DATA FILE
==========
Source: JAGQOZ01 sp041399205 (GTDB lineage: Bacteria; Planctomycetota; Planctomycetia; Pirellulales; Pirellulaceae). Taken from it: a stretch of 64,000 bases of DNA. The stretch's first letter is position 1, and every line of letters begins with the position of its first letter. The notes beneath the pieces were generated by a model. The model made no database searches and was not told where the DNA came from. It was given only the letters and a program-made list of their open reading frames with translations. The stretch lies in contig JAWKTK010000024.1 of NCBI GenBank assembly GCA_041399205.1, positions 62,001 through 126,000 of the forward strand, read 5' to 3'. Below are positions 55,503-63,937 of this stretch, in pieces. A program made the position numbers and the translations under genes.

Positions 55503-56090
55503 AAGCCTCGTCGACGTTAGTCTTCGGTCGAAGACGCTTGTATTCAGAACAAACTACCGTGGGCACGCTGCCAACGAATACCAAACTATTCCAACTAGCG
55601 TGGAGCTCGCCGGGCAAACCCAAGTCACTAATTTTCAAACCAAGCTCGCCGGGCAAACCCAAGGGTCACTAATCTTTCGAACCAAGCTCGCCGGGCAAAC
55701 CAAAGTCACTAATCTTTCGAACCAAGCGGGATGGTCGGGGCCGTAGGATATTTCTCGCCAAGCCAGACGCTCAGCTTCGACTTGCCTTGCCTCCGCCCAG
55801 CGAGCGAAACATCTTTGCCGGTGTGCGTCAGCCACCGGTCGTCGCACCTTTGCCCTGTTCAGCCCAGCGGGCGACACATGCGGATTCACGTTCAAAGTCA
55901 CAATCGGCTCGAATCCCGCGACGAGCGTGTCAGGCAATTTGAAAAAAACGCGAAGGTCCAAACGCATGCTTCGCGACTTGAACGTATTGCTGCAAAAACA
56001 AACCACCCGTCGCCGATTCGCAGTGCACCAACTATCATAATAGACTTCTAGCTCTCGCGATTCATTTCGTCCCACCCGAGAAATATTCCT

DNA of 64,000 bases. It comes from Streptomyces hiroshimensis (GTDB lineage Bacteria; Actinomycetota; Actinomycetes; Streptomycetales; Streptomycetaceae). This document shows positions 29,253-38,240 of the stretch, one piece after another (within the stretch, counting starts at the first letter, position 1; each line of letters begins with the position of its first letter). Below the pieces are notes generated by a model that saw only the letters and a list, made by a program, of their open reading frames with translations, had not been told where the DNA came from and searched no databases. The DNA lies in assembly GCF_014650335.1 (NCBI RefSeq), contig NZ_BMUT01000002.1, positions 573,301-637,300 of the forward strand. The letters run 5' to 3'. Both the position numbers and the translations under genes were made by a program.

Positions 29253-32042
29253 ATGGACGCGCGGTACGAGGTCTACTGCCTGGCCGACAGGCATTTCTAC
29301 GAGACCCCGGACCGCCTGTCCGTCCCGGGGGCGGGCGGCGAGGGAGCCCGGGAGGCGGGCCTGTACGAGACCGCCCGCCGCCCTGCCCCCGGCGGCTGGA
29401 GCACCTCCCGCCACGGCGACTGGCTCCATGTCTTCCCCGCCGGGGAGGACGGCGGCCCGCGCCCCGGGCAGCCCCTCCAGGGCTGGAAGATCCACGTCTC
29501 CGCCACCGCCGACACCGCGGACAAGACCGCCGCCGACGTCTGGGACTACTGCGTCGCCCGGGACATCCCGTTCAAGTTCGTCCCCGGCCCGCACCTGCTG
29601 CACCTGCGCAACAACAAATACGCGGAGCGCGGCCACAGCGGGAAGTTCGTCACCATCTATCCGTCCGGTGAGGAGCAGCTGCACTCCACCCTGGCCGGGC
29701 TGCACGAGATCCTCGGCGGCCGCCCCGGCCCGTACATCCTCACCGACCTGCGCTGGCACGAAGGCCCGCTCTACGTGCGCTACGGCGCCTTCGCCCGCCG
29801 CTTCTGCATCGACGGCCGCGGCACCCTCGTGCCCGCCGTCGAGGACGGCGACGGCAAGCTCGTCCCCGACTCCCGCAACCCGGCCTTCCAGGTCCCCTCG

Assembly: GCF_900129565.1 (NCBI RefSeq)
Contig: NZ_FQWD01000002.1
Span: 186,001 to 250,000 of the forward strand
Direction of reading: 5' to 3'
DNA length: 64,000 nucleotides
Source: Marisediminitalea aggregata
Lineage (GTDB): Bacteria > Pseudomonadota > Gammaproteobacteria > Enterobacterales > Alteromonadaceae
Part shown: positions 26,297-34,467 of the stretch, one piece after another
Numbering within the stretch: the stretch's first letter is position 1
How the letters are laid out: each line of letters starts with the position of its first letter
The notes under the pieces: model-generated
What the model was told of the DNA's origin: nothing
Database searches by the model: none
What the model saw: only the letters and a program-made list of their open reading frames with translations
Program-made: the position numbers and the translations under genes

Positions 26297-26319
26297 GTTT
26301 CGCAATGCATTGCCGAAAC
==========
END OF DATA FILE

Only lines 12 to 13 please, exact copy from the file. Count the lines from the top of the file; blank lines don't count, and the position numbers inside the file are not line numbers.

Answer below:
29301 GAGACCCCGGACCGCCTGTCCGTCCCGGGGGCGGGCGGCGAGGGAGCCCGGGAGGCGGGCCTGTACGAGACCGCCCGCCGCCCTGCCCCCGGCGGCTGGA
29401 GCACCTCCCGCCACGGCGACTGGCTCCATGTCTTCCCCGCCGGGGAGGACGGCGGCCCGCGCCCCGGGCAGCCCCTCCAGGGCTGGAAGATCCACGTCTC